The 2007 NIADA report is out and provides some excellent nuggets of information about the health of the used car market and its participants. A few rough highlights before I go into something I find more interesting:
- Days supply of inventory for dealers is up because of lower sales
- Reduced sales forced dealers to cut into gross profit
- Market share of independent dealers continues to decline
- Advertising expenses per vehicle sold was up slightly over ’05 and significantly compared to ’03
- Rent per vehicle sold was down slightly
- Net profit as a percent of sales was down slightly 1.87% compared to 1.97% for ’05
What strikes me the most is the apparent rise in advertising costs and how dealers are coping, or not, as the case may be. According to the NIADA, advertising expenses have risen 51% in four years; this is coupled with the decline in market share of Independent Dealers, likely a result of the increasing ease with which consumers can sell their own cars.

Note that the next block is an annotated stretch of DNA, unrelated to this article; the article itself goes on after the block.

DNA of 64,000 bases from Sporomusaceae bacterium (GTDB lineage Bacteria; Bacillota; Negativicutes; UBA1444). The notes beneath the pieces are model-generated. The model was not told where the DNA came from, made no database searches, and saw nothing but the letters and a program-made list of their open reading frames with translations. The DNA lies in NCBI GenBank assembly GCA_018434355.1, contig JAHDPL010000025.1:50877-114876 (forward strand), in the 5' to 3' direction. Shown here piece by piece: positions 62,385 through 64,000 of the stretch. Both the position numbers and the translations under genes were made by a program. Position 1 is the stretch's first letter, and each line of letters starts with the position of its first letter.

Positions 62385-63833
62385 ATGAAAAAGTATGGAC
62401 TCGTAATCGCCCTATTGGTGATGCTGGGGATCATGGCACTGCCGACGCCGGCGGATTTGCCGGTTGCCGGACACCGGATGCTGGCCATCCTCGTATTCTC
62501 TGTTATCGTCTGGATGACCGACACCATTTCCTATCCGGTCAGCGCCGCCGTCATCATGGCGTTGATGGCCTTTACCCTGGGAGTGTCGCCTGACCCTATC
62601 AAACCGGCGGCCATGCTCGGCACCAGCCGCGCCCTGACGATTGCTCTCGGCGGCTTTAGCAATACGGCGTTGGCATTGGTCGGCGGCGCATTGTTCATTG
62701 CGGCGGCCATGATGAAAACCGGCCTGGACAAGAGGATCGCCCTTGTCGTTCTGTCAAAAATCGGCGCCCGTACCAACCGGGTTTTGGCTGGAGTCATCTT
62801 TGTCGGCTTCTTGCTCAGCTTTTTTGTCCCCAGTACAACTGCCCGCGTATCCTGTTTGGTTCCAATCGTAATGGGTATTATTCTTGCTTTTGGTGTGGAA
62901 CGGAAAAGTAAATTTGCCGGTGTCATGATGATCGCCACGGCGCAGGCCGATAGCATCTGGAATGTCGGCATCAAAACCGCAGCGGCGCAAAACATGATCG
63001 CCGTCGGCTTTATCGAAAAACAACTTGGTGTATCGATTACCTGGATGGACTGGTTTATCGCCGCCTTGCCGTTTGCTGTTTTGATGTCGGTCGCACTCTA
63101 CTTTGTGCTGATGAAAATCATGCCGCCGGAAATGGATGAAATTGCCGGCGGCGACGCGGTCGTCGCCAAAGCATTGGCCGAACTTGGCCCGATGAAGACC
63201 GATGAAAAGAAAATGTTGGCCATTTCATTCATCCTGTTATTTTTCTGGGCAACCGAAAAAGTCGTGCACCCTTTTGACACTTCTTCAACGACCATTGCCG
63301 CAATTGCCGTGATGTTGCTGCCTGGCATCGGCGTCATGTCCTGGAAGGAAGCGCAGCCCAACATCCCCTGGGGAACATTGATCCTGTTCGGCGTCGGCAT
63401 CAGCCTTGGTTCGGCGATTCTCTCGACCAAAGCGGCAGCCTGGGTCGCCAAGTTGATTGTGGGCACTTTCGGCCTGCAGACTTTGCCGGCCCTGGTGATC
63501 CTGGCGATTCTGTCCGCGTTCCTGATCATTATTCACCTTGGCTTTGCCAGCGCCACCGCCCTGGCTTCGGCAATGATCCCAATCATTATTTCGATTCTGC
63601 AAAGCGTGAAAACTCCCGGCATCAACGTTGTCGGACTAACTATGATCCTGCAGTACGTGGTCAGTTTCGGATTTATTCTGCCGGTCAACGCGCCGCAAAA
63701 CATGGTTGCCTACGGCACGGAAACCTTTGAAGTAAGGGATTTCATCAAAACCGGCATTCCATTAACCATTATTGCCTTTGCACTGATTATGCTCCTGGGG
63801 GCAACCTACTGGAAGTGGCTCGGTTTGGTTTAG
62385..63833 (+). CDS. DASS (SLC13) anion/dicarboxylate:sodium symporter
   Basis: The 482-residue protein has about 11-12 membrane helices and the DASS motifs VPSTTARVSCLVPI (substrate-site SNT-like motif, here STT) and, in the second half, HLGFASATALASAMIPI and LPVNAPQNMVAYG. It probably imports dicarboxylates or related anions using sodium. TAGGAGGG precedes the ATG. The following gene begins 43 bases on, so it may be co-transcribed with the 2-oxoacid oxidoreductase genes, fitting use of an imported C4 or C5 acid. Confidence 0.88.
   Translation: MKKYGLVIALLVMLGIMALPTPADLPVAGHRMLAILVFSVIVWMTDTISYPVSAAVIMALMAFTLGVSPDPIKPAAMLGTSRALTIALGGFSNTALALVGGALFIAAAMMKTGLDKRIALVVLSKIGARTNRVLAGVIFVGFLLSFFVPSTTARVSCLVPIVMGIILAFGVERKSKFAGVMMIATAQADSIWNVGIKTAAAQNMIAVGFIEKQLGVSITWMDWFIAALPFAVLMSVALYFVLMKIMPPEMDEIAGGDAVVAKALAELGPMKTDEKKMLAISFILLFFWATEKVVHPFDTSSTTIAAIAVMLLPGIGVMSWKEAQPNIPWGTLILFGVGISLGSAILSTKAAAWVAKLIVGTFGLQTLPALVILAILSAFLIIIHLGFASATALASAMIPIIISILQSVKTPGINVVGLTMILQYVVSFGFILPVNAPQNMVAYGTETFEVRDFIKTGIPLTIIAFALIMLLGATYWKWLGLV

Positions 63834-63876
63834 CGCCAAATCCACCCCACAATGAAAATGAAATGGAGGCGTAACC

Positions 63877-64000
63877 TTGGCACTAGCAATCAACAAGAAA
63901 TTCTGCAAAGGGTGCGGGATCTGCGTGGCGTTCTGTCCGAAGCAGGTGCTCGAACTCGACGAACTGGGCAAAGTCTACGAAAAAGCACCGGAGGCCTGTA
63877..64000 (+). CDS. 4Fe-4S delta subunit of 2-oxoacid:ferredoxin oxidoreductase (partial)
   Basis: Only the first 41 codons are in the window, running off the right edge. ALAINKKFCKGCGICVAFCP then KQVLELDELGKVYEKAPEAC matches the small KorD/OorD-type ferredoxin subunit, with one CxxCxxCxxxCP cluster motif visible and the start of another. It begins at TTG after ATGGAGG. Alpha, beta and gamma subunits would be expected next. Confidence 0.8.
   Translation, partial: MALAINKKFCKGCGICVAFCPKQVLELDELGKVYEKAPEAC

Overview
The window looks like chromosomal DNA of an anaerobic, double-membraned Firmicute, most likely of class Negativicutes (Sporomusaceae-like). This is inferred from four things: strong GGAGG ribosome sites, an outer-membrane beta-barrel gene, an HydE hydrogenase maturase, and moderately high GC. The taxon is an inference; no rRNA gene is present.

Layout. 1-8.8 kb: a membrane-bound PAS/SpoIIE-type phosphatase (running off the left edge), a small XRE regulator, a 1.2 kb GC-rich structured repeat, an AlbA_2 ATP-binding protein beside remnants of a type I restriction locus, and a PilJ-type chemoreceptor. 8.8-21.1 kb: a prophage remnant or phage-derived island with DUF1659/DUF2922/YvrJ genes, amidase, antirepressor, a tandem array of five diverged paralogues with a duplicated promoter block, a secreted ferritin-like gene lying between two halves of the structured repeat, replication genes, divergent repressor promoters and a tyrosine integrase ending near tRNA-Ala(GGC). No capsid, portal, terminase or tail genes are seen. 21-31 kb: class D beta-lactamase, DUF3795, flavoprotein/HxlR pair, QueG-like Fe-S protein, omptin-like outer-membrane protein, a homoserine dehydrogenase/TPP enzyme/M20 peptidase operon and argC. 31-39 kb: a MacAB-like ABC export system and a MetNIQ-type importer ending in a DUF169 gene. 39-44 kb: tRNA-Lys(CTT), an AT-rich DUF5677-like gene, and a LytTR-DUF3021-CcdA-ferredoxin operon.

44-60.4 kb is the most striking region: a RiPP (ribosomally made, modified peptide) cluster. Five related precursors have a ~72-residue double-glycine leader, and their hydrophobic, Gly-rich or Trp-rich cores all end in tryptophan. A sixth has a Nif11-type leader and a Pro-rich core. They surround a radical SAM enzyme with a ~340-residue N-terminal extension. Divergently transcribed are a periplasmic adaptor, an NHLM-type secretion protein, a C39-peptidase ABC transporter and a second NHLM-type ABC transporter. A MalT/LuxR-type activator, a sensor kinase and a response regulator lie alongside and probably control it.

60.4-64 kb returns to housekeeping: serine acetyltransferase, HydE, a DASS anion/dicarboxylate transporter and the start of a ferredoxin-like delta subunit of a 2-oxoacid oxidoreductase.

The NIADA survey shows dealers reduced their use of non-Internet mediums. Completely expected – but, the number of dealers that claim to have a website declined 10%. This begs the question, where did the money go? Presumably, a dealership without a website is not going to spend money on SEO or SEM, but instead might channel it into online classifieds, like Autotrader, which continues to .
Leading online, classified properties, like Autotrader, present an interesting conundrum for dealers. They allow dealers to reach a wide audience, but they also force dealers to compete on price, reducing a dealer’s ability to differentiate. At the same time, because they have a large market share, and several good partnerships, they can raise prices on dealers.
Here is a list to the top 10 Internet Automotive Sites of 2003 – it’s old, but still provides some information. What’s interesting to note is that Edmunds, MSN, AOL, Yahoo, Netscape and Univision. And while it may be easy and cheap to launch a new website, it’s a completely different task to turn that website into an industry leader. Essentially giving near monopolistic powers to companies like Autotrader and Cars.com.
I am not arguing against companies like Autotrader; clearly the automotive landscape is in a period of creative destruction, and what emerges should, hopefully, be a better experience. However, dealers need to think about how they can continue to compete in the emerging landscape, and how they spend their advertising dollars.